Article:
While the technology itself is not new, Japanese scientists say they believe oil from aquatic algae could become an important raw material as biomass technology improves and the world looks for oil sources other than those in the ground.
Experts also say algae will be a more sustainable biomass source than sugar cane or corn as the global population expands.
"In the short term, we can use farm crops to produce oil, but in the long term, algae will play a vital role because crops will be needed as food," said phycologist
According to the
"Where do we find a replacement for petroleum?" Watanabe asked. He believes algae oil is the best alternative.
There are possibly hundreds of thousands of species of algae in nature. Those most suited to oil production are fast-growing species with an oil-rich structure that resists attack by fungi, experts say.
Watanabe works with two species of microalgae, the photosynthetic Botryococcus braunii, and Aurantiochytrium, which feeds on organic matter and can grow without light. Both produce oil that is relatively compatible with existing energy infrastructure.
Researchers and algae oil producers worldwide are trying to bring down production costs so it can compete with crude oil.
"This research development is about how much lower you can drive production costs," said
Comparable to crude oil, algae oil can be refined to produce auto and aviation fuel and can be turned into cosmetics and plastics.
Neo Morgan has teamed up with
Through Neo Morgan's breed improvement technology, the company modified a strain of Botryococcus braunii suitable for simple, cheap incubators, Fujita said.
He said the firm believes it can produce oil from algae at a cost of
Discovered by Taira Enomoto, a professor of microbiology at
Moreover, Neo Morgan has come up with a more efficient incubation system. Oil is usually extracted from algae with a centrifuge, but Fujita said the modified algae can be collected using a simple straining method, keeping production costs down.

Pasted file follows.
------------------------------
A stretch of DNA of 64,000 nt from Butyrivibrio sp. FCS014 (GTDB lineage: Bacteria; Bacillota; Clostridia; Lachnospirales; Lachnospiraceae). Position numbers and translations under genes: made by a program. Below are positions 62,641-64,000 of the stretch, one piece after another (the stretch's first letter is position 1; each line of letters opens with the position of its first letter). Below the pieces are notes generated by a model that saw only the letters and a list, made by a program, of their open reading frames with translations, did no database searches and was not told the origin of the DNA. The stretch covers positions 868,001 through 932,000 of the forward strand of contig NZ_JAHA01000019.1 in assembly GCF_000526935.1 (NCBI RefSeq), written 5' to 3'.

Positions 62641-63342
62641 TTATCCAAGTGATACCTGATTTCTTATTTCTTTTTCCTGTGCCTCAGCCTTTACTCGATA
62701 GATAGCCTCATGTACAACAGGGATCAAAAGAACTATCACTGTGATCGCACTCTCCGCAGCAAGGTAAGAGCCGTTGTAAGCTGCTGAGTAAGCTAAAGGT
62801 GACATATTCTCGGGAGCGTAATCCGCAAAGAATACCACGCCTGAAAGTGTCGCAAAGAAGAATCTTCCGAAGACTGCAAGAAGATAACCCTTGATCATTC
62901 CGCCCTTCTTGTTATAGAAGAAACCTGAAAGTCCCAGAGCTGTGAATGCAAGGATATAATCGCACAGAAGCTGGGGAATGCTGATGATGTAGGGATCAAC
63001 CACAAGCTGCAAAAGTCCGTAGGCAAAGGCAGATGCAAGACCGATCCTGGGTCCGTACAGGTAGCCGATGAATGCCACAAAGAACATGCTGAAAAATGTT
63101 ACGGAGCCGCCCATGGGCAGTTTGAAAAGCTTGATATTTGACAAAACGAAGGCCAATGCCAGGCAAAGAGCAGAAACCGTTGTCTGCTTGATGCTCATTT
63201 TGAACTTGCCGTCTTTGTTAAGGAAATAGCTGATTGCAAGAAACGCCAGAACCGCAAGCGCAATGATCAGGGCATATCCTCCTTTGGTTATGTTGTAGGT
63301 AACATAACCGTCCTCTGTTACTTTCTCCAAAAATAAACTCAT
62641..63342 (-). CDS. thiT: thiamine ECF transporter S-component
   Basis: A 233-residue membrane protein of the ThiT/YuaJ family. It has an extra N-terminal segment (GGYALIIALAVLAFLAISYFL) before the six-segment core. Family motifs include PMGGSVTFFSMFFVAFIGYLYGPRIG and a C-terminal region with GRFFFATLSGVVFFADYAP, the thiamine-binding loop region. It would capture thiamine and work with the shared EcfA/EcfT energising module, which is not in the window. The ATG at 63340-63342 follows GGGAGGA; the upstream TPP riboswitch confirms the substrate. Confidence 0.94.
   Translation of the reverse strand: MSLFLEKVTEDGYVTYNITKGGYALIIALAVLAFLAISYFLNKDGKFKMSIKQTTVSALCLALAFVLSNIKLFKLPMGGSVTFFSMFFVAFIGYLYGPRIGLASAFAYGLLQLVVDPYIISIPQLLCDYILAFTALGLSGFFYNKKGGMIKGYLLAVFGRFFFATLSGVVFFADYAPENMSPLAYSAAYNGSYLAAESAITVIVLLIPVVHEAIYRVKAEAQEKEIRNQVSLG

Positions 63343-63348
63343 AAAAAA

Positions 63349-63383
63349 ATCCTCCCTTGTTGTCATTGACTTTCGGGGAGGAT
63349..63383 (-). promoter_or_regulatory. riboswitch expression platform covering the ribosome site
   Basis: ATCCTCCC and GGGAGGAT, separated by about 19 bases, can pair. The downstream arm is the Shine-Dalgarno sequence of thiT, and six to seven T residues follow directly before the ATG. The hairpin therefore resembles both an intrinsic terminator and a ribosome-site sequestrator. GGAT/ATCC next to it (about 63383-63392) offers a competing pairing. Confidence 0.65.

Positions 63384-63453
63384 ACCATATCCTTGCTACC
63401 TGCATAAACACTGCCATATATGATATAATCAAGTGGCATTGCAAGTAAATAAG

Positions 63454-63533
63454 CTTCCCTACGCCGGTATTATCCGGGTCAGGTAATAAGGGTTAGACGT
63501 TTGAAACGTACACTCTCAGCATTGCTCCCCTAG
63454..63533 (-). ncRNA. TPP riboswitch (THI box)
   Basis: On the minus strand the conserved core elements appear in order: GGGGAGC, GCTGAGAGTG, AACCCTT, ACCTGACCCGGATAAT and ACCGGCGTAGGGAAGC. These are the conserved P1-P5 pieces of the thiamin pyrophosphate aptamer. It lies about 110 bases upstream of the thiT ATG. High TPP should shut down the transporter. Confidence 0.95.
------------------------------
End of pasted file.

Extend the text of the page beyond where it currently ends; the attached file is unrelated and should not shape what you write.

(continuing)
Still, scientists are struggling to bring costs down to the level of crude.
"Producing oil for fuel is the hardest part . . . if we were asked to make oil that sells for several thousand yen (for uses such as cosmetics), we could do it now. But it is really difficult to bring down the production cost to
He said crowded
Watanabe of the
He said Aurantiochytrium can feed on sewage treatment byproducts, such as active sludge, while effluent that has gone through primary treatment contains the nitrogen and phosphorus needed for Botryococcus braunii to thrive.
By utilizing these byproducts, which usually go waste, the production costs of algae oil can be reduced, said Watanabe.
Watanabe believes a commercial-scale incubator using existing technology could produce oil at a cost of between
"I think we'll be seeing a price competition of about
But regulations and
For example, since algae oil can be used in the manufacture of high-end cosmetics, there is scope for business models using current production methods, he said.
The government also could work harder to promote the technology, Watanabe said, noting that the annual budget for algae oil research is only a few tens of millions of yen.
Watanabe attributes the lack of government interest to its previous failures with algae. In the 1990s, it unsuccessfully invested about
But Watanabe warned that
The U.S. has spent tens of billions of yen on algae research and on supporting companies involved in it. The Japanese government estimates that algae oil will be in commercial use around 2030.
This lack of drive frustrates Watanabe.
"It's as if
This section, appearing on the second Monday of each month, features new technologies that are still under research and development but are expected to hit the market in coming years.
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